Wednesday, July 12, 2006

Thoughts: UN Disarmament Conference Gone Down in Flames

Yes, it's late I know, but...
From David Kopel at the Volokh Conspiracy (h/t GeekWithA.45)

the word from the United Nations small arms conference is that the conference is concluding with NO final document, and NO plans for any follow-up conference...
If a few hundred votes had changed in Florida in 2000, or if 60,000 votes had changed in Ohio in 2004, the results of the 2001 and 2006 U.N. gun control conferences would have been entirely different. There would now be a legally binding international treaty creating an international legal norm against civilian gun ownership, a prohibition on the transfer of firearms to "non-state actors" (such as groups resisting tyrants), and a new newspeak international human rights standard requiring restrictive licensing of gun owners. With a Presidential signature on such a treaty (even if the treaty were never brought to the Senate floor for ratification), the principles of the anti-gun treaty would be eroding the Second Amendment, through Executive Orders, and through the inclination of some courts to use unratified treaties as guidance in interpretting the U.S. Constitution.

We scored a major, major victory here...and as I sit here this morning, I am silently thanking God that President George W. Bush was elected and re-elected. As imperfect as his record on Second Amendment issues has been (i.e., support of the purely symbolic AWB, and no reigning in of the ATF), he really came through for us in appointing John Bolton as our ambassador to the United Nations. As they say, even a blind squirrel finds a nut every now and then. ;-) It's been said that the perfect is often the enemy of the good, and nowhere has this been made more evident than by the results of the UN conference and what David Kopel points out above. Those 400 votes in 2000, and 60,000 in 2004, could very well have been those of gun owners who went for a third party because they didn't consider GWB to be the best candidate for the cause with a serious chance of winning. Call me crazy, call me a traitor to the cause, but I'd say that in settling for less, in this case, we got a hell of a lot more than we'd ever dreamed of. Not only did we get our chestnuts pulled out of the fire, we got the fire extinguished completely, at least for now, and some ground on which to stand and advance further on the goal to total recognition of of our natural right of self-defense. And isn't this just precious!:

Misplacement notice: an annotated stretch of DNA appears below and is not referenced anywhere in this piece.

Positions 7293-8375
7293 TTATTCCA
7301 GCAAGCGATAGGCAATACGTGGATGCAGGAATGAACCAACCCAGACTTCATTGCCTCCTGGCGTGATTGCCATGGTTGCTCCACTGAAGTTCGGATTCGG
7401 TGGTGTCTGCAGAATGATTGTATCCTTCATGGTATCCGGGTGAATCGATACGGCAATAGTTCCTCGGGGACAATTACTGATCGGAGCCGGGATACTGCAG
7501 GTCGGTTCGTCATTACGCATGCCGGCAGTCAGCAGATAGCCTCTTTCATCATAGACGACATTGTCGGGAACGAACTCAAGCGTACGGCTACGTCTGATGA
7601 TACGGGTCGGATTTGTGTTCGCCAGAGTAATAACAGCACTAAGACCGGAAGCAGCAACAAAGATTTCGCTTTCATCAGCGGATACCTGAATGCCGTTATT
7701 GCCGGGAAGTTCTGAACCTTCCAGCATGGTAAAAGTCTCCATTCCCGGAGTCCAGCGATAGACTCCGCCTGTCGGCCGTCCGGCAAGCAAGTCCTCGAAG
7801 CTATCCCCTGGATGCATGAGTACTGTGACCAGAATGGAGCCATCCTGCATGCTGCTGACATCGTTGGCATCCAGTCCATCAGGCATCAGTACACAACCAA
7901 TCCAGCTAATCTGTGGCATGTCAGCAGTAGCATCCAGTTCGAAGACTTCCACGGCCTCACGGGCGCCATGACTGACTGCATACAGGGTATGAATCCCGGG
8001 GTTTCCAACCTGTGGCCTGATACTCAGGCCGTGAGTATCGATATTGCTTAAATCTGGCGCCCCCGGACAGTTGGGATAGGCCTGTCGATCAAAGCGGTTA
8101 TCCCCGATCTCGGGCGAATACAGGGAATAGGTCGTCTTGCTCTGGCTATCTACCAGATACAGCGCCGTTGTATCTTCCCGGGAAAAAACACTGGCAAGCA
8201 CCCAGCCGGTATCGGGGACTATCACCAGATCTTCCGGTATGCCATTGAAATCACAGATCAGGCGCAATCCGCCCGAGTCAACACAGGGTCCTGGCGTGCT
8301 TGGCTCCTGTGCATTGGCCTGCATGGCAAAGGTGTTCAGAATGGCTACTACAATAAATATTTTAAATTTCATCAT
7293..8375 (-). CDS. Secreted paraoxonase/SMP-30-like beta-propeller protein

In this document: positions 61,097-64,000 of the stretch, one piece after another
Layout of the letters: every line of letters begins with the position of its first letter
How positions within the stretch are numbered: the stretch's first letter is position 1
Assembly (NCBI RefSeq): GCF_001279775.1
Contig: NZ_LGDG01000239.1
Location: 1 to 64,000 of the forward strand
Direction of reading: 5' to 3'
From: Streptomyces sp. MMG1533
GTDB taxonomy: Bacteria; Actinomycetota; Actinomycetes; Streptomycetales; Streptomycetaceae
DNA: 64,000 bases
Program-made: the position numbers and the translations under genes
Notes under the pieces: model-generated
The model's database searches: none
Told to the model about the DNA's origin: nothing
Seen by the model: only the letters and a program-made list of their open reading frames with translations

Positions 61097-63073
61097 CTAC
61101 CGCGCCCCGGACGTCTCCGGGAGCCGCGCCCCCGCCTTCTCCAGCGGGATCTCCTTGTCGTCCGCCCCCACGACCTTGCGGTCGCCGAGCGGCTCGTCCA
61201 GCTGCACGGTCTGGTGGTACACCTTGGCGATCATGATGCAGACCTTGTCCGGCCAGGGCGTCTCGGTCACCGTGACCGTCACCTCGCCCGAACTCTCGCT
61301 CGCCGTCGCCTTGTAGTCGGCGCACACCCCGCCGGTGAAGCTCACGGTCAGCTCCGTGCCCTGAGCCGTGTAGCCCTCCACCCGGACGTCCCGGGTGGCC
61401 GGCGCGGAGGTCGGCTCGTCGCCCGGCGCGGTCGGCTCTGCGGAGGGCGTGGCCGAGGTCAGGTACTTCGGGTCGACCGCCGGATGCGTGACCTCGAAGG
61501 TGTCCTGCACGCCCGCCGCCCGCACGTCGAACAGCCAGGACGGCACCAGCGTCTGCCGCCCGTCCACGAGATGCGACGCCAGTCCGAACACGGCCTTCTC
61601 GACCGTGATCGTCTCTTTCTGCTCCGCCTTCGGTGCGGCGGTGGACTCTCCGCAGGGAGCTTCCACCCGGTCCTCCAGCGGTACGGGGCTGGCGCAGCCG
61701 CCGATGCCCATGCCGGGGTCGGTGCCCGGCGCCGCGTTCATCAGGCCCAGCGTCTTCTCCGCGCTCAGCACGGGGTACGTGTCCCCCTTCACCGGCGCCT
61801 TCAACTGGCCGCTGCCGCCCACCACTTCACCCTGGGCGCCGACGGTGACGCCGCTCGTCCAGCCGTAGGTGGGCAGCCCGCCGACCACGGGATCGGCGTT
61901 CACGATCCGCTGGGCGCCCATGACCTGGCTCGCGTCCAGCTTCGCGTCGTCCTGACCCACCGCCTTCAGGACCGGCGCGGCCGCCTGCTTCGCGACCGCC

"This was total meltdown," said Anthea Lawson, spokesperson for the International Action Network on Small Arms. "Seldom have diplomats worked so hard for so few results. They've squandered an opportunity to save thousands of lives."

Now, lest you think I am a heartless bastard, history shows that the lives Anthea Lawson talked of saving would more or less have been those of state actors seeking to violate the natural rights of the people whom they govern and strip those people of their rights to life, liberty and the pursuit of happiness, which, of course, people we've all read about pledged their Lives, Fortunes and Sacred Honor to preserve.

Of course, they won't be giving up...
a leaked copy of Canada's proposal — supported by a number of states — called for a one-week meeting to be held in Geneva in 2007....
Sri Lankan Ambassador Prasad Kariyawasam, president of the conference, said he didn't consider the meeting a failure. "It ended without a final document, but a lot of work was done and there was a sense of collective will that we will see the program of action implemented," he said.
The U.S. opposed a further UN review meeting. And it is unlikely to support Canada's proposal for a parallel conference in Geneva. The National Rifle Association, which attacked the conference as an infringement on American constitutional rights, also condemned efforts to continue the talks.
But, it said, the Geneva meeting would be funded on a "voluntary basis" and take place only if countries anted up. The plan was hailed by European delegates.

It just goes to show you: the United States doesn't have allies in this world, so much as fleeting, temporary alliances on certain issues. We all know how the UK's Tony Blair feels about guns, and Australian PM John Howard, and as much good as President Bush has done for us on our most basic natural right, we need to keep the views of Blair, Howard and their ilk in mind when we hear the president refer to these people as our "friends" or "allies."
In the meantime, though, me and my Springfield 1911 are going to the range today. I haven't fed her in a few weeks. She's gotten hungry and lonely.